Massachusetts State Parks

Summers from 1998 - 2002






















































During the Summers of 1998 - 2002 I worked as a Naturalist, Ranger, and Supervisor for various state parks across western Massachusetts. It was during this time that I did some of my best nature writing, becasue I had the rare opportunity to work outside every day. I had to move on in my life in order to find job that paid more, but I don't think I'll ever have a "better" job than I did those summers.

1998 - Holyoke Range State Park

I grew up in South Amherst, right across the street from the Holyoke Range State Park. For me, the park was a paradise, and provided hour after hour of entertainment on summer afternoons and evenings.

In 1998, I took my first job with the Massachusetts State Parks as a Nature Interpreter at HRSP. I had just begun my photographic career at that point, and was thrilled to be able to walk the trails of the park for hours with a camera in my hands. I created many slideshows of my work in an attempt to share some of the amazing sights that could be seen in the quiet, seldom-visited corners of the park.

1999 - Savoy Mountain State Forest

Eager to sample as many different park settings as possible, I decided to try something different in 1999. I got in contact with the supervisor of the Savoy Mountain State Forest (Tim Zelazo would become one of my best friends) and took a job as the Nature Interpreter in this magnificent Berkshires property.

I lived in a rather interesting one-room cabin and spent hours trekking through the 10,000 plus acres that were now my domain. The Busby Trail (pictured here) became an almost daily adventure, and I quickly got into the best shape of my adult life.

I was also extremely fortunate to be working for a man who had spent some of his formative years working as a photojournalist (Tim takes amazing photograhs!). With his support, I collected a huge stock of the forest's waterfalls, summits, and other hidden places. Many of those photos would later appear in my newspaper columns.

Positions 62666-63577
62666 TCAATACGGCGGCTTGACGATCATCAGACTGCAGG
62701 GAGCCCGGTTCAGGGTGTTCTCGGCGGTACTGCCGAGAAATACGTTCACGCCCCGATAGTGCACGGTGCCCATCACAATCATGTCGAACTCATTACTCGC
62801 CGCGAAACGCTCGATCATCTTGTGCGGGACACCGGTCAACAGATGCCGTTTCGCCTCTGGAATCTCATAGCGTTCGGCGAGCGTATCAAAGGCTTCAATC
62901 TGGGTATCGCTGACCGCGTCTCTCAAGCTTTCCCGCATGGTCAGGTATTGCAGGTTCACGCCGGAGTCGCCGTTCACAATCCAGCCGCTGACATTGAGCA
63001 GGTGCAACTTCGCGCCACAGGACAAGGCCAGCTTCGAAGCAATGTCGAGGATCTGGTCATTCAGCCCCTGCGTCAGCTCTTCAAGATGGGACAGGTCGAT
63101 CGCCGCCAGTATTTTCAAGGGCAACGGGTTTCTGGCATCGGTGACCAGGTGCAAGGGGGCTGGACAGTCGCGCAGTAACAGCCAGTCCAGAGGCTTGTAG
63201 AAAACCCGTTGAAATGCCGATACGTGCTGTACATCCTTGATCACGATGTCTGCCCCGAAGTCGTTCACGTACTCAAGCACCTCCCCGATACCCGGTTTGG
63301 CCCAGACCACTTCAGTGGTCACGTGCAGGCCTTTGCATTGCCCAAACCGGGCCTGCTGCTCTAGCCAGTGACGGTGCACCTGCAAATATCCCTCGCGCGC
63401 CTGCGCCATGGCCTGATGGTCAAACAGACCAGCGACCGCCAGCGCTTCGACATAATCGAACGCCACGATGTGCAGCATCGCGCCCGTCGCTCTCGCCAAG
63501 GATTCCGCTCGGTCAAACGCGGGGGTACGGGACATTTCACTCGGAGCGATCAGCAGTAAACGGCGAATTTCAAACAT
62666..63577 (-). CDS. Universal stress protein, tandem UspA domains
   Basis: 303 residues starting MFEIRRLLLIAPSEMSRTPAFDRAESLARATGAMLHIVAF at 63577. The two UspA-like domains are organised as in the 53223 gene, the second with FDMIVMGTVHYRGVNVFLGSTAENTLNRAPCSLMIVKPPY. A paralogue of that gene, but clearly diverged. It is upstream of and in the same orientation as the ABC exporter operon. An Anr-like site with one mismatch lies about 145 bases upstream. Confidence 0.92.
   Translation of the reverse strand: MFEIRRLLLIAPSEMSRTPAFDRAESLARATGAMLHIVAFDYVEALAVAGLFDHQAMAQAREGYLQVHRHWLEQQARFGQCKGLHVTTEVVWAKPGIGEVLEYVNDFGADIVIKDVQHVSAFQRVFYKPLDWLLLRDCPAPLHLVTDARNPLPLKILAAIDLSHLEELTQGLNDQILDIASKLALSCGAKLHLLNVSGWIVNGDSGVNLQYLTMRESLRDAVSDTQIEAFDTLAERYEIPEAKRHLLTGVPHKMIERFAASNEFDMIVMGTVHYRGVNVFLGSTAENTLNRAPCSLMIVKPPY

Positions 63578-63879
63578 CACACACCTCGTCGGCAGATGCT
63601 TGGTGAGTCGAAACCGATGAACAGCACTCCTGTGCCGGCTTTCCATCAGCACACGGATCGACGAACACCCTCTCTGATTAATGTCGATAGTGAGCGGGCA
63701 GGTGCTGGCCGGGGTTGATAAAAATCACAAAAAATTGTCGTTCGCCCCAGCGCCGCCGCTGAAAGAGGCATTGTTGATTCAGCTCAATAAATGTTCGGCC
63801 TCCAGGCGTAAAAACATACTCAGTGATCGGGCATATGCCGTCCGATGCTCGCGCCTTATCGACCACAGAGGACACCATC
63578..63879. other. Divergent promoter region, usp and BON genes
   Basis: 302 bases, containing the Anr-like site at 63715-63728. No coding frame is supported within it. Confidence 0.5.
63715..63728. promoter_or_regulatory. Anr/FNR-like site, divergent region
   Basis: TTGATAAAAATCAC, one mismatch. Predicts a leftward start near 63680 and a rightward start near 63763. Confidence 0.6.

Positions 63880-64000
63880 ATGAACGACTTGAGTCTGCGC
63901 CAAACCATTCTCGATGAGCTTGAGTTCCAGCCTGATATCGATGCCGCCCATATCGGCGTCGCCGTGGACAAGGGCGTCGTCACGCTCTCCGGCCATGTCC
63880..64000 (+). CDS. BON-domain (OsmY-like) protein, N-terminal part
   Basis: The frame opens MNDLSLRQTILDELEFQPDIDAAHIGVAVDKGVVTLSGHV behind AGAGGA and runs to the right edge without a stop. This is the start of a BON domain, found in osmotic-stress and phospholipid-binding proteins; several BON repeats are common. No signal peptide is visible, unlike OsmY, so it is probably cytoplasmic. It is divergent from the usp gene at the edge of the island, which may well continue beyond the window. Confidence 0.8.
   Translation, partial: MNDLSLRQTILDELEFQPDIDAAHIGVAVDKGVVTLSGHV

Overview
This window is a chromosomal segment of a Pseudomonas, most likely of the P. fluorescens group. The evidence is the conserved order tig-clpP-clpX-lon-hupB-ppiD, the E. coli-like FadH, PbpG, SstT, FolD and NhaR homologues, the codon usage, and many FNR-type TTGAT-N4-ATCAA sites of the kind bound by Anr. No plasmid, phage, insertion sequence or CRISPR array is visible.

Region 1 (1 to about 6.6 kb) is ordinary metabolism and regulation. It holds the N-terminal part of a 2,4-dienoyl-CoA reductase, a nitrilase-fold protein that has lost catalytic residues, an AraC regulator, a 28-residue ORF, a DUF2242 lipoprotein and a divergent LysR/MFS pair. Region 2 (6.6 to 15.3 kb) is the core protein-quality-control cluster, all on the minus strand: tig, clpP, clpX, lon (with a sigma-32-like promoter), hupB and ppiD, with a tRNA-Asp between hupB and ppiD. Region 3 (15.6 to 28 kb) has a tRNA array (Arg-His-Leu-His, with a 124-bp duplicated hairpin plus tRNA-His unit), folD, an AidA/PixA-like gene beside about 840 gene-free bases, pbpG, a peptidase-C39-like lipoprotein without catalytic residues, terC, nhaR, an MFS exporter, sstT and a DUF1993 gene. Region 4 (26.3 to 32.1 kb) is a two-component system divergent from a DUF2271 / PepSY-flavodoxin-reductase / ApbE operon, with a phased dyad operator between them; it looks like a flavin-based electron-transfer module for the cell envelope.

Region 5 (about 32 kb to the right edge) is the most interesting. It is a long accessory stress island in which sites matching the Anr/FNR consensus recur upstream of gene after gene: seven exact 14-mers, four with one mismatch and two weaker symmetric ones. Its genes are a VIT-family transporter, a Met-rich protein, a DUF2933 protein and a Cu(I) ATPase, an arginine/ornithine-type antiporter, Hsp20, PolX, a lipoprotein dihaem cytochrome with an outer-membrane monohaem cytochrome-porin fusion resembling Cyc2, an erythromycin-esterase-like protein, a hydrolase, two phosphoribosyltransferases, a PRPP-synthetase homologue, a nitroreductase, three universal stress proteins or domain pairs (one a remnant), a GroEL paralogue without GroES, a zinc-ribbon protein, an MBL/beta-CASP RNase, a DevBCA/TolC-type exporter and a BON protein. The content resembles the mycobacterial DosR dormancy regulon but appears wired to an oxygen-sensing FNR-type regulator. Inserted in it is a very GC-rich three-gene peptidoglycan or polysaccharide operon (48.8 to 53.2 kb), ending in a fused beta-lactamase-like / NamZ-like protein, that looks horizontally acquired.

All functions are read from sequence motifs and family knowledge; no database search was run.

Wolf Pine on the south side of Skinner SP.

2000- Skinner State Park

Unfortunately, the Big Dig took its toll on every facet of state-run facilies in Massachusetts. Shortened schedules and lack of funding forced me to look for a position that had an earlier starting date, so I found myself looking for yet another new setting in 2000.

This time I was sent to Skinner State Park and it was there that I was able to familiarize myself with a section of the Holyoke Range that I had looked at from the valley all my life, but had never visited. I spent hours crisscrossing the mountain sides and summits collecting a wonderful series of photographs along the way. I created several slideshows that I presented to park visitors, trying to focus on the beauty of the park's forest habitats. It was fun, but I was looking for more!

Fortunately, a position as a Park Ranger openned up at Savoy State Forest, and in July of 2000 I was able to return to Savoy, a place that I would truly come to love.

2002 - Mt. Greylock State Reservation and Greylock Glen

In 2001, with the support of my friend Tim, I took a job as the Park Supervisor of Greylock Glen State Park. A strange offshoot of the much larger Mt. Greylock Resevation, the setting of Greylock Glen was actually rather pastoral. Large fields and open views were the products of an earlier attempt to convert the area into a golf course. The little willow-lined ponds offered many beautiful mornings of photography in this sleepy little corner of the world.

The other bonus was the fact that Mt. Greylock was right there, which meant there were plenty of opportunities to get up the mountain and explore. Some stands of old growth mountain trees, and an old forgotten fireplace (seen at right) made every trip into the woods feel like a trip back in time.

I was ready to return to the park in 2002, but budget cuts resulted in the demise of the DEM, which no longer exists. It was reorganized, combined with other departments, and reintroduced to the public as the Massachusetts DCR. It was time to move on.

Copyright 2012 William Danielson